May 2002 News

Pak is nothing to us: Kashmiris

17 May 2002
The Hindustan Times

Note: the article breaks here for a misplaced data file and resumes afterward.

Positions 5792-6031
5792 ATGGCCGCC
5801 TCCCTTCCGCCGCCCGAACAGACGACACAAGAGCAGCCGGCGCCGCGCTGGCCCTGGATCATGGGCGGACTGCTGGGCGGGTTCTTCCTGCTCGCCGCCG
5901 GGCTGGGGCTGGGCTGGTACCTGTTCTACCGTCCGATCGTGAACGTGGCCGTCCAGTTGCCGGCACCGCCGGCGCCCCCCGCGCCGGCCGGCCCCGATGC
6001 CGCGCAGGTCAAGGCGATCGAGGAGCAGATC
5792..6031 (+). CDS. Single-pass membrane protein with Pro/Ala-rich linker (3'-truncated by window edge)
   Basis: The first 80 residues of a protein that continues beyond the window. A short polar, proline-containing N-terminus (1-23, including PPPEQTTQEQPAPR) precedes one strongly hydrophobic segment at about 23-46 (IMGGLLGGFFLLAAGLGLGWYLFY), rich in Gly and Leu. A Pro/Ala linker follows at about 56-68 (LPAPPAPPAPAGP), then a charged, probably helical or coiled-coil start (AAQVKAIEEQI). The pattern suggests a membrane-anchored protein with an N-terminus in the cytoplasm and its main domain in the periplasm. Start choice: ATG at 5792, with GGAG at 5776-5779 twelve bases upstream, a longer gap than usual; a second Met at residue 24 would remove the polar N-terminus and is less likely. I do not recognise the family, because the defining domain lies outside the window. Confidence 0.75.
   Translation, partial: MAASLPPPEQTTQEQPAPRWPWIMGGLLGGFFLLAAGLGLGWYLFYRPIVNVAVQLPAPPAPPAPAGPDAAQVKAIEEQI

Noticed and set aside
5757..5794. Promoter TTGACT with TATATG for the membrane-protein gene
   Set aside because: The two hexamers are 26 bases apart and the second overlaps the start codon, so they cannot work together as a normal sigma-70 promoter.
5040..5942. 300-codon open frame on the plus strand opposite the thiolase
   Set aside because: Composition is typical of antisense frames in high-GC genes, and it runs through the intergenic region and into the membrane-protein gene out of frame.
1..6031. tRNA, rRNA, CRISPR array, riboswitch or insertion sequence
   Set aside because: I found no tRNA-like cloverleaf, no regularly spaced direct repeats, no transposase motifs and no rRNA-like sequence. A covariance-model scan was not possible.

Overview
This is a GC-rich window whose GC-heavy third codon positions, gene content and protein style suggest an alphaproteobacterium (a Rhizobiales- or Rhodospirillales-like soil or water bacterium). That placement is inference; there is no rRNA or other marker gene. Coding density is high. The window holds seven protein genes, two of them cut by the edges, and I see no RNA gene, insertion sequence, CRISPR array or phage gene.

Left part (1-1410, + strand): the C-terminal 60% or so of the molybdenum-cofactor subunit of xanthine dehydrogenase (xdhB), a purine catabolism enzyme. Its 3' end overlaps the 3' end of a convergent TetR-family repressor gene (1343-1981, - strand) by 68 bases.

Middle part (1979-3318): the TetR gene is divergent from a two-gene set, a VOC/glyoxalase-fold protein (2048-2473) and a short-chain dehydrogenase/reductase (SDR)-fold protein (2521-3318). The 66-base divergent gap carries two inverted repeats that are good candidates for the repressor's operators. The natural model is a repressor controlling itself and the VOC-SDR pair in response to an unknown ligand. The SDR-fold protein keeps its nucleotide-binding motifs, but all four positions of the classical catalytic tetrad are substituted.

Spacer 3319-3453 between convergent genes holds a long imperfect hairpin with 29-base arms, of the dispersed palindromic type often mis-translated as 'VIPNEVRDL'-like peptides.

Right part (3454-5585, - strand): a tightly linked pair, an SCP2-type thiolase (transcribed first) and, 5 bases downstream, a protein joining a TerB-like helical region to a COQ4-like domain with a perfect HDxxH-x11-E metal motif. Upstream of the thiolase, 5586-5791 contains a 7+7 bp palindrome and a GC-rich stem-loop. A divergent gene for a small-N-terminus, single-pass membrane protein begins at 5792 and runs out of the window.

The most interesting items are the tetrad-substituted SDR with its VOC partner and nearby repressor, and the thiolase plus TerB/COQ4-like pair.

Srinagar: ''We love the people of India,'' says Abdul. ''What is Pakistan to us? We know India, we know its people. Our only problem is this dehshatgardi (terrorism). It has destroyed our peace as well as economy.'' Abdul lives in a village in Baramulla district. His livelihood is dependent on his horse, on which he takes tourists for a ride around the picturesque Gulmarg. Abdul says his village is often visited by militants. Contrary to the general perception about Kashmiri Muslims, he does not call the militants ''jehadis''. He calls them ''ugravadi'' (terrorists). ''They come to our village at night and demand huge sums of money. When we cannot afford to pay, they ask for a boy instead.'' ''They came to my uncle''s house and demanded Rs 1 lakh, or else a son. He couldn''t afford to pay, so finally he forced his eldest son Rashid to go with them. Later, the Army came. They said Rashid had come back to the village and we were hiding him. They also came to my house and beat up my old father. Then they turned on me with batons and gun butts. But we did not know anything… Later we heard that Rashid was killed in an encounter.'' Abdul says his childhood dream was to join the Army. He applied but says he couldn''t get through because of ''rampant corruption''. But despite everything, he would rather have Kashmir as part of India than of Pakistan. ''What can Pakistan give us? It doesn''t even have enough to feed its own people. India is a big country and has a lot to offer. But first we want an end to this terror.'' Tourist guide Salim, meanwhile, is eager to convince anyone he feels could be ''influential'' that the people of Kashmir have no quarrel with fellow Indians. ''Pakistanis tell a lot of lies on the TV. We all know that. Please tell everyone in India that Kashmiris do not hate Indians. Tell them to come here and see for themselves. We only want to get back to those times when Kashmir was called a jannat (heaven).'' When asked how many people he thinks would prefer India to Pakistan, Abdul''s prompt answer was ''Only 20 out of 100 will opt for Pakistan. I am sure.'' A senior police officer has a more conservative estimate — 70:30. Even hardline Hurriyat leader Syed Ali Shah Geelani seemed to concede, albeit cautiously. ''Had India shown its human face to the people of Kashmir and not treated us so shabbily, there was no reason for any Kashmiri to vote for Pakistan.'' ''There''s need to dispel this notion that the average Kashmiri is necessarily anti-India. In fact, people are disillusioned with Pakistan,” said a keen observer of Kashmir.


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